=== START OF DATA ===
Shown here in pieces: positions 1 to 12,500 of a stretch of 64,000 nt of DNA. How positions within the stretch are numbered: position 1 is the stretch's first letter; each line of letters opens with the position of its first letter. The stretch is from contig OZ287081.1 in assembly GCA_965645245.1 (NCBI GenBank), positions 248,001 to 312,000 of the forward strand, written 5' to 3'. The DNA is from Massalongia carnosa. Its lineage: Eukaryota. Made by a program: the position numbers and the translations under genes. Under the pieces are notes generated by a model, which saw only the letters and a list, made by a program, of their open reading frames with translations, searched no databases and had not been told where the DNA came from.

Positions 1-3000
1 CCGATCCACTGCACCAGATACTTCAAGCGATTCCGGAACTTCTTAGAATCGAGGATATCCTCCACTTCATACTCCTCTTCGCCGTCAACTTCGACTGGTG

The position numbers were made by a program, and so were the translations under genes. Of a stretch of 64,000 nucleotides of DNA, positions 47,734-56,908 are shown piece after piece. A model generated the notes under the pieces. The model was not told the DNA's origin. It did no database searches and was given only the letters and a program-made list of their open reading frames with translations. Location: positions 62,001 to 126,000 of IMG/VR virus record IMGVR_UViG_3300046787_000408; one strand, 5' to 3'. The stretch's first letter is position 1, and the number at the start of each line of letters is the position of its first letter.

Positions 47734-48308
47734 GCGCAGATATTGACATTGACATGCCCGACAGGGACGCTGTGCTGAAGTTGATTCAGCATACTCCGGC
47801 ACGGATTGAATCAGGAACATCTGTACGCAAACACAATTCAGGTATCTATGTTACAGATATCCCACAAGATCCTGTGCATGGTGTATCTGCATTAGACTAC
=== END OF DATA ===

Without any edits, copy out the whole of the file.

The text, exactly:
Shown here in pieces: positions 1 to 12,500 of a stretch of 64,000 nt of DNA. How positions within the stretch are numbered: position 1 is the stretch's first letter; each line of letters opens with the position of its first letter. The stretch is from contig OZ287081.1 in assembly GCA_965645245.1 (NCBI GenBank), positions 248,001 to 312,000 of the forward strand, written 5' to 3'. The DNA is from Massalongia carnosa. Its lineage: Eukaryota. Made by a program: the position numbers and the translations under genes. Under the pieces are notes generated by a model, which saw only the letters and a list, made by a program, of their open reading frames with translations, searched no databases and had not been told where the DNA came from.

Positions 1-3000
1 CCGATCCACTGCACCAGATACTTCAAGCGATTCCGGAACTTCTTAGAATCGAGGATATCCTCCACTTCATACTCCTCTTCGCCGTCAACTTCGACTGGTG

The position numbers were made by a program, and so were the translations under genes. Of a stretch of 64,000 nucleotides of DNA, positions 47,734-56,908 are shown piece after piece. A model generated the notes under the pieces. The model was not told the DNA's origin. It did no database searches and was given only the letters and a program-made list of their open reading frames with translations. Location: positions 62,001 to 126,000 of IMG/VR virus record IMGVR_UViG_3300046787_000408; one strand, 5' to 3'. The stretch's first letter is position 1, and the number at the start of each line of letters is the position of its first letter.

Positions 47734-48308
47734 GCGCAGATATTGACATTGACATGCCCGACAGGGACGCTGTGCTGAAGTTGATTCAGCATACTCCGGC
47801 ACGGATTGAATCAGGAACATCTGTACGCAAACACAATTCAGGTATCTATGTTACAGATATCCCACAAGATCCTGTGCATGGTGTATCTGCATTAGACTAC